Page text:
McElroy: A memorable Hokies radio season included an unforgettable sideline assistant | College Sports

Cornell Cranham (left) is the sideline assistant for Wes McElroy on radio broadcasts of Virginia Tech football. By Wes McElroy Special correspondent Through 20 years in this business, I’ve gone some amazing […]

Through 20 years in this business, I’ve gone some amazing places and met some special people.

One of those is my radio sideline assistant for Virginia Tech football: Cornell Cranham.

There’s no one else like Cornell.

Cornell was born in 1992 3½ months premature, weighing only 1 pound, 9 ounces. He was left behind by his birth mother, ventilator dependent in a hospital incubator with severe health conditions that made the outlook for his survival grave.

Yet in 1994, after 15 months at Children’s Hospital of The Kings Daughters in Norfolk, Kim Cranham, an occupational therapist, saw something that few, if any, did: hope. Kim convinced her husband that Cornell deserved a chance at life, despite the doctor’s warning that even if he beat the less than 50% chance of survival, he would never be able to talk, walk or show emotion.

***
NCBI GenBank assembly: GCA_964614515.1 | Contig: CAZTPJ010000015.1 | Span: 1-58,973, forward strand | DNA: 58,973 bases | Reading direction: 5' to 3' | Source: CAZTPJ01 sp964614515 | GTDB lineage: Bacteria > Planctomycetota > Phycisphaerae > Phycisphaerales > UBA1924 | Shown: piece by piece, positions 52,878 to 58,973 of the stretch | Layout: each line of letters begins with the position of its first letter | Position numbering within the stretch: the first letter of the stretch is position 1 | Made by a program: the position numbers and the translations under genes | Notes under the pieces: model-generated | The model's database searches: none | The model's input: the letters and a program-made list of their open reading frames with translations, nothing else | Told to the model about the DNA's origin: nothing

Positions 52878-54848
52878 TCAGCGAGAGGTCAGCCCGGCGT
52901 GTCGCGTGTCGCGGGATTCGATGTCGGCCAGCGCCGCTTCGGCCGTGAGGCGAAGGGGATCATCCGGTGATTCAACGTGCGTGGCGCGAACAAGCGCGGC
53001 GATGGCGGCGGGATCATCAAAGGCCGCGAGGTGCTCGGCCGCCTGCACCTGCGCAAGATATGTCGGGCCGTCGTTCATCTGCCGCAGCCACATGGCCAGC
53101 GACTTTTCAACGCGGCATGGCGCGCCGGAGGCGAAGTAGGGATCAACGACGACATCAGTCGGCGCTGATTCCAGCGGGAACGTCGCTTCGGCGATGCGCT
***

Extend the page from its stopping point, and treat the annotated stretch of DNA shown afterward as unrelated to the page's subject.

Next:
Twenty-seven years later, Cornell is more than just surviving. He’s talking, and for seven Saturdays this fall, he’s been walking up and down with me on the sidelines for home games at Lane Stadium.

My first introduction to this amazing person came from my dear friend and broadcast colleague, Virginia Tech play-by-play man Jon Laaser, who randomly texted me one day last March: “I’ve hired you a sideline assistant. Read this.” It was followed by an online link to “The Cornell Effect,” a book released in January written by Dr. John Cranham, a dentist and Kim’s husband, about their journey raising Cornell in a biracial family along with their daughters Kaitlyn and Kristen.

Source Article

Next Post

Opinion: Lloyd Center was a mall for a different moment

Carl Abbott Abbott is emeritus professor of urban studies and planning at Portland State University and the author of “Portland in Three Centuries: The Place and the People” from Oregon State University Press. In a warm morning drizzle on Aug. 1, 1960, Portland Mayor Terry Schrunk snipped a 100-foot ribbon […]